If you were ever forced to make play money coins at home with sheer ingenuity but while muttering under your breath for choosing to do it, you will understand that each denomination costs $4.50 for a bag of 100 if you purchase it online. Today I had a 1p.m. appointment with a 6th grader that was expecting to count money during her lesson. It was my second lesson for her, and I determined that I would provide play money by cutting paper coins and cutting cardboard circles to match the coins and staple them together. I tore the front cover off of a notebook to have cardboard. It was stifling hot. I sat underneath my open window with the ceiling fan blowing on me. Unbleached cotton the color of wedding cake syrup for snow balls covers my windows and for awhile, it was pleasant in the room. But as lunchtime and the appointment hour approached, I began to consider how much time I was spending cutting and stapling materials. I decided at 11:00 that I would go to the dollar store and undoubtedly find a $1 box of play coins. I silently reproached myself for having gathered and cut materials to do such a tedious task. There weren’t any coins at the dollar store or the big market. I began to feel a conflict arising. I would have to finish the coins and knew that I felt piqued by such repetitious behavior. I also felt a little embarrassed that the play coins naturally could be bought for a low price, but I had chosen to assume the task.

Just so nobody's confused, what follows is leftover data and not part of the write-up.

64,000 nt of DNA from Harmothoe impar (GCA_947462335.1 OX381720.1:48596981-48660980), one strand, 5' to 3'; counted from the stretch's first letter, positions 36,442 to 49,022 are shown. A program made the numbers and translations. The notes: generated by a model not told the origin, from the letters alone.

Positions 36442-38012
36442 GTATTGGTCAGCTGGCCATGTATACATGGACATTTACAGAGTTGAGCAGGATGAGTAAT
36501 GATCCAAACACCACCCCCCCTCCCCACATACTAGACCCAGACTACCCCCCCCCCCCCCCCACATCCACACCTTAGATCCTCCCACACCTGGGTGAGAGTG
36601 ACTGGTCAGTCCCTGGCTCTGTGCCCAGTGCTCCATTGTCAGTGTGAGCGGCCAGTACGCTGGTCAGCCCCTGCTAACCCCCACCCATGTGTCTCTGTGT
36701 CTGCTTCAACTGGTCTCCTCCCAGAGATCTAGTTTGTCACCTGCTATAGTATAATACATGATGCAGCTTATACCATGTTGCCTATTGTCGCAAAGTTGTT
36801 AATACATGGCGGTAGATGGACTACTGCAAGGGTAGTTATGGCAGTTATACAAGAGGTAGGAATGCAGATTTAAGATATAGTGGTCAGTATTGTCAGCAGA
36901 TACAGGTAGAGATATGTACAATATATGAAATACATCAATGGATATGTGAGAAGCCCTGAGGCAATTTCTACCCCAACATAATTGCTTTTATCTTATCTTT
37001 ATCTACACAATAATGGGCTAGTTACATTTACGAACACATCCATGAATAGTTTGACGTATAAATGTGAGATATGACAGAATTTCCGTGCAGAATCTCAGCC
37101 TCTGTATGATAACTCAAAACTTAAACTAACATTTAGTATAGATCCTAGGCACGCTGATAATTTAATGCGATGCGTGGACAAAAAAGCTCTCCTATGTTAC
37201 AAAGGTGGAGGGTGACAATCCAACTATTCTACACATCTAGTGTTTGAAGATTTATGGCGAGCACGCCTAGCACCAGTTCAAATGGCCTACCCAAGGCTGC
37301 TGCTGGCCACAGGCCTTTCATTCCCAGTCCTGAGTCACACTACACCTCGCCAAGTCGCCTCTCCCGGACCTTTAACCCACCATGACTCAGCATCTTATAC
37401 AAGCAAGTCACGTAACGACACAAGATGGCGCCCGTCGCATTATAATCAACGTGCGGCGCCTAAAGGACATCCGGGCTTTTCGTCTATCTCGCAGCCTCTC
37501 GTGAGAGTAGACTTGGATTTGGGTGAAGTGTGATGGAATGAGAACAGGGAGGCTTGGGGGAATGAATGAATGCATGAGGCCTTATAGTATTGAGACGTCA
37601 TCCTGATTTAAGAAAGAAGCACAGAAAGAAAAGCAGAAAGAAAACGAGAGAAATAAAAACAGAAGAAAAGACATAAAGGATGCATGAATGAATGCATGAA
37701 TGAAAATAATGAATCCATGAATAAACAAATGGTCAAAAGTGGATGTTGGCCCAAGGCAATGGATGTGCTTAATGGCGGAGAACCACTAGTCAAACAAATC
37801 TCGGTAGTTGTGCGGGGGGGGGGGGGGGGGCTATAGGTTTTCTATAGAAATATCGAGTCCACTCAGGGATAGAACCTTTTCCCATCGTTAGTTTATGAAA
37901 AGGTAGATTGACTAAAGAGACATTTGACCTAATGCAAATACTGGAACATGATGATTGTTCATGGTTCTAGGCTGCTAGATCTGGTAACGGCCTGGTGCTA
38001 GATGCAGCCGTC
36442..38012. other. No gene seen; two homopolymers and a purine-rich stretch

When I checked the price online, I found bags of 100 of dimes, nickels, pennies, and quarters for $4.50 each. How much are 20 of each? My search so far had not revealed them sold in quantities of 20. If I charged $12.00 (although I didn’t charge the student for making them) for constructing 100 coins, it would cost someone paying me to construct these coins a minimum of $24.00! However, those that I saw online would cost $18.00 for 400 coins and four different denominations, and they are plastic! I was just wondering if they had made these coins originally in the early 1900s when laborers were paid .25 an hour. The metal stamp process in mass production began and is how play money can come so cheaply.
Other than abacuses, what did students have to learn to count with if not homemade coins? Besides the repetition, the electric bill cost, unfinished work when my student arrived, and going possibly without lunch had me fretting. I finished, and we had fun conducting business sales while we met. I sold her things around us, named a price, and she counted the play money to pay me.
Working for the weekend,